Peter G. Johnson

This biographical portrait is found in the "Portrait and Biographical Album of Washington, Clay, and Riley Counties, Kansas"; Chicago; Chapman Bros; 1890, pg. 802.; located in the KANSAS Room at the Kansas City, Kansas Public Library. The Kansas Collection Librarian is Georgia Slaughter at . The Inter-Library Loan librarian is Joan Gandert at

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Peter G. Johnson, one of the most prominent Swedish farmers of Riley County, is not only popular among his own countrymen but among his adopted brethren. He at one time mingled considerably in politics, and was nominated by the Greenback party as the Representative from Riley County to the Legislature, being defeated by only one vote, and there are people in the county who believe he was fully elected. His career of industry and frugality has made him independent financially, he being the owner of 500 acres of fine land, lying on sections 6, 12 and 18, Madison Township, the homestead proper being on section 18. Mr. Johnson, however, resides on section 12. He came to America poor in purse and his present possessions are the result of his own industry and perseverance. Politically he is now in sympathy with the Union Labor party.

The subject of this sketch was born in Sweden, March 15, 1834, and is the son of John and Carrie E. Johnson, who were likewise of Swedish birth and ancestry. John Johnson was twice married, both times in Sweden. His first wife died there, and after his second marriage he, in 1856, emigrated to America, and coming directly to Kansas settled in Butler County, where he died soon afterward. By his first wife, Carrie, he became the father of two children, Peter G., our subject, and August, who is now deceased. Of his second union there were four children, Victor, ?, Christina, and Tilda. August and Victor were killed by the Indians in the Indian Territory in 1862.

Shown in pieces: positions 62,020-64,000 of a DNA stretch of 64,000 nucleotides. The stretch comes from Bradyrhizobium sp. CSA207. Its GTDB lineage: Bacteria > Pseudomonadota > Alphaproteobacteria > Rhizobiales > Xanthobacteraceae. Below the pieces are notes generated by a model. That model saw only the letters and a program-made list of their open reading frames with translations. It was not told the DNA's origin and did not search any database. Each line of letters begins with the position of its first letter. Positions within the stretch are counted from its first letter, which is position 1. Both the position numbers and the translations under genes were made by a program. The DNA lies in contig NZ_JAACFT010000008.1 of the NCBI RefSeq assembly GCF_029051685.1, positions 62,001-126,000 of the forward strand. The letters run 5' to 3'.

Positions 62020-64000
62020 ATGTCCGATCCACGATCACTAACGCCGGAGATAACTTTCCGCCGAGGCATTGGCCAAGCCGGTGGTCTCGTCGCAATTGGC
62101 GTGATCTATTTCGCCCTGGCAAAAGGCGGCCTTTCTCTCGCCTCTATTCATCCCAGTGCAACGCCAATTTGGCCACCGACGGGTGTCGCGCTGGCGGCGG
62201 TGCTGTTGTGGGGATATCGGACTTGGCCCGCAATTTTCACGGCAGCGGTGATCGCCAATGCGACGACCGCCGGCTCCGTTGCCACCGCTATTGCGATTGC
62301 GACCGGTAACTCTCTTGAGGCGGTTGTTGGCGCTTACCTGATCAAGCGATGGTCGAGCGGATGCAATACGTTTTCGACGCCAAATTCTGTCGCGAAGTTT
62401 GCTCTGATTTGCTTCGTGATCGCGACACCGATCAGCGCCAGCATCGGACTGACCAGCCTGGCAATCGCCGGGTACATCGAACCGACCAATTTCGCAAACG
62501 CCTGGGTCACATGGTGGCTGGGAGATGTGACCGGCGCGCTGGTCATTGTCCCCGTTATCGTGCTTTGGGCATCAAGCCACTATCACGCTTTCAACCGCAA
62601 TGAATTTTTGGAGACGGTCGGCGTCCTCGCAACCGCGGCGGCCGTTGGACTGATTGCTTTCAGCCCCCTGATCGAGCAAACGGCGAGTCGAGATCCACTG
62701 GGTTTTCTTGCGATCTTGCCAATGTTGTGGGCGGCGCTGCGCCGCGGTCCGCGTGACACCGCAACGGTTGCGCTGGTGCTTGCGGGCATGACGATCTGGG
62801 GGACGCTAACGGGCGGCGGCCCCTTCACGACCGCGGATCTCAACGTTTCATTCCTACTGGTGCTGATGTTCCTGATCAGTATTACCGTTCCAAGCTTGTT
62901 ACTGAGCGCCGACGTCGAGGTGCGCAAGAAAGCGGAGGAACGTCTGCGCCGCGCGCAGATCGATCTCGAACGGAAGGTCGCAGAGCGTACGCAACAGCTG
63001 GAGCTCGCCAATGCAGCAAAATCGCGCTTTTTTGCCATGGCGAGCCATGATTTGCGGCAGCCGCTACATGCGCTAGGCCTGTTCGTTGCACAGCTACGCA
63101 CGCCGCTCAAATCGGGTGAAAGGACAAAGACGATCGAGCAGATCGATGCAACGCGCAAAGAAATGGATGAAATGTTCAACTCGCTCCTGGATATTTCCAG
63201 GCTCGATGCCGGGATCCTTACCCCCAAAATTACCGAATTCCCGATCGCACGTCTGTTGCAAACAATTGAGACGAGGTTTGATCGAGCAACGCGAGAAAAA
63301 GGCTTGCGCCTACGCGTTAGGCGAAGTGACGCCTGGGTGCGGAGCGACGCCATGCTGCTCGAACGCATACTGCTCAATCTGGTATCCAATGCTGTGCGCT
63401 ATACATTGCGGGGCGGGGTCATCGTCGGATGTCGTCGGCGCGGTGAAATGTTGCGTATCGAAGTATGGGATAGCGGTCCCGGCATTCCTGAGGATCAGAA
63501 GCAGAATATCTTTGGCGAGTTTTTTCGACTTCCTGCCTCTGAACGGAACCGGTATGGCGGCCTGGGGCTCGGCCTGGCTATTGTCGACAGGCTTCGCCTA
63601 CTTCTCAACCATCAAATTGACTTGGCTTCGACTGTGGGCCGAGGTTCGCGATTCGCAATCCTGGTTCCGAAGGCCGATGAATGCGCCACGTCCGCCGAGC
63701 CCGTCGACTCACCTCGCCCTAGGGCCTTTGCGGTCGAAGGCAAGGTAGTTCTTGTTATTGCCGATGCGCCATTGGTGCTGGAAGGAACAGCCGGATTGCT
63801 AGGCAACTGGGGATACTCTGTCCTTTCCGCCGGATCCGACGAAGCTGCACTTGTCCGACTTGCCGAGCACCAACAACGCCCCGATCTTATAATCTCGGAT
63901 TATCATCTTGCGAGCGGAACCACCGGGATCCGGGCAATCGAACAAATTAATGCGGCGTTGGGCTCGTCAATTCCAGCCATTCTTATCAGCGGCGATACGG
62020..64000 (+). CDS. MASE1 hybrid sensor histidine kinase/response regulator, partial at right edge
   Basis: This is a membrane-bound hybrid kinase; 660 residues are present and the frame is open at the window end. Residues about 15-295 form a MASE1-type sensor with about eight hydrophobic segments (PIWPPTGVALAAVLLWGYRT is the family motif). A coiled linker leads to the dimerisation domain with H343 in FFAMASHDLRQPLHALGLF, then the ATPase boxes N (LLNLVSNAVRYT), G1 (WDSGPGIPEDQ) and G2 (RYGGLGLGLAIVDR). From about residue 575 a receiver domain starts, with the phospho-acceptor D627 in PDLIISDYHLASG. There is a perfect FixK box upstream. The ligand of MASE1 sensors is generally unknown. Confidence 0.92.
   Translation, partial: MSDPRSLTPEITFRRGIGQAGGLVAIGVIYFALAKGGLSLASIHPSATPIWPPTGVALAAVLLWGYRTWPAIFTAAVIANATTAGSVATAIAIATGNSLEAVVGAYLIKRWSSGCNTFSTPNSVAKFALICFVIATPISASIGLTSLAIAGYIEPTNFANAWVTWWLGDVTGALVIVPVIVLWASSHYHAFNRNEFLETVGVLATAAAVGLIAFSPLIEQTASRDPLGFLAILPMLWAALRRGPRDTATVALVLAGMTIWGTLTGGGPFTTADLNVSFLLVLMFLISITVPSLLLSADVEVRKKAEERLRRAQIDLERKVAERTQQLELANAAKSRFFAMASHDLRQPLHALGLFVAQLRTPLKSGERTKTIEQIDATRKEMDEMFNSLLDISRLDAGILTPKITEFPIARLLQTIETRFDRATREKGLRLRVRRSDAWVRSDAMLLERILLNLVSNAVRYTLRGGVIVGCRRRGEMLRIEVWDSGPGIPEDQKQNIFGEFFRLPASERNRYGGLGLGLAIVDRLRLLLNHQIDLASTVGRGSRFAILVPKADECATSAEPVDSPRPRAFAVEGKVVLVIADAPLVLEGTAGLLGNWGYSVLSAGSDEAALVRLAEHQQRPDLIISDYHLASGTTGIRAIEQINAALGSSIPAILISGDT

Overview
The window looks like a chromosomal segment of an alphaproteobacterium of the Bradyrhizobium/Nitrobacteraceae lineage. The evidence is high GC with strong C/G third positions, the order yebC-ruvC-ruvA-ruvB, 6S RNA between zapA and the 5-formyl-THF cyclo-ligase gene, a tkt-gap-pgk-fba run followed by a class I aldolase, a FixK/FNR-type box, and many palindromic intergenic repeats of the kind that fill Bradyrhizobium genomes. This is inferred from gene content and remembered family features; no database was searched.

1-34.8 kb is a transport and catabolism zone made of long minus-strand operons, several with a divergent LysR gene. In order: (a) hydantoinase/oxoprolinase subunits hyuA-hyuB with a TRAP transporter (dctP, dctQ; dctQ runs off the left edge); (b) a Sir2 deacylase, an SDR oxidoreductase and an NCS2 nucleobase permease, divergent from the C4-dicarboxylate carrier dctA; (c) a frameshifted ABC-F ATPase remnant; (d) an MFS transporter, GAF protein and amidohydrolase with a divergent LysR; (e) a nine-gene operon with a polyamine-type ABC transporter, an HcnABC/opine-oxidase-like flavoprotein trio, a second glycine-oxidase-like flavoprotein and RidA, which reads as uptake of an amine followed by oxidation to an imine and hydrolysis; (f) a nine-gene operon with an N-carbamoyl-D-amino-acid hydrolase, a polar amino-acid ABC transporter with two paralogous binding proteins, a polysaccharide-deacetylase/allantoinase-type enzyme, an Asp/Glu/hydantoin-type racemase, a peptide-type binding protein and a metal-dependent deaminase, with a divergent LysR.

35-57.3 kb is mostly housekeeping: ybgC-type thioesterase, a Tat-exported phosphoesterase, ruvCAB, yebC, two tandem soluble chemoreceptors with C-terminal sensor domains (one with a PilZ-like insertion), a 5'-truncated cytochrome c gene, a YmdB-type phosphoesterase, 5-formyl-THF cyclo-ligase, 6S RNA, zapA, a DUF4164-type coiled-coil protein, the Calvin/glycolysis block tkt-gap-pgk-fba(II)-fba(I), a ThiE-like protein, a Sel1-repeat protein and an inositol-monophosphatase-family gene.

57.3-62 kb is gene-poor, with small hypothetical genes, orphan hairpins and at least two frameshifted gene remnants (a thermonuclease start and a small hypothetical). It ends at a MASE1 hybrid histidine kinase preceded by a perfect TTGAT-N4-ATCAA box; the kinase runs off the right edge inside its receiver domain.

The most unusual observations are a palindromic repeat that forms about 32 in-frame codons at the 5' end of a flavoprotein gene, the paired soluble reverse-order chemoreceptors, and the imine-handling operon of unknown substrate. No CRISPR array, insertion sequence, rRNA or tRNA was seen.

The subject of this sketch is the only surviving member of his family, except a half-sister who resides in Washington. He lived in Sweden until twenty-three years of age, following farming for a livelihood and acquired a practical education in the common school. During his younger years he for some time followed the sea. In 1856 he emigrated with his parents to America and thereafter spent about eighteen months in Marshall County, Ill. In 1858 he came to the territory of Kansas, settling on a tract of land in Butler County, where he operated until 1863. We then find him in Montana, where he followed various pursuits until 1865.

In the above-mentioned year, Mr. Johnson returned to Kansas and settled in Riley County, of which he has since been a resident. In 1870 he was married to Miss Anna E. ?, this lady by her first husband, the mother of two children, Hilman and Me?. Of her union with our subject there has been but one child, Peter A. Mr. Johnson's homestead, which is dully illustrated on another page, stands as a fitting monument to his industry and his value as a member of the community.

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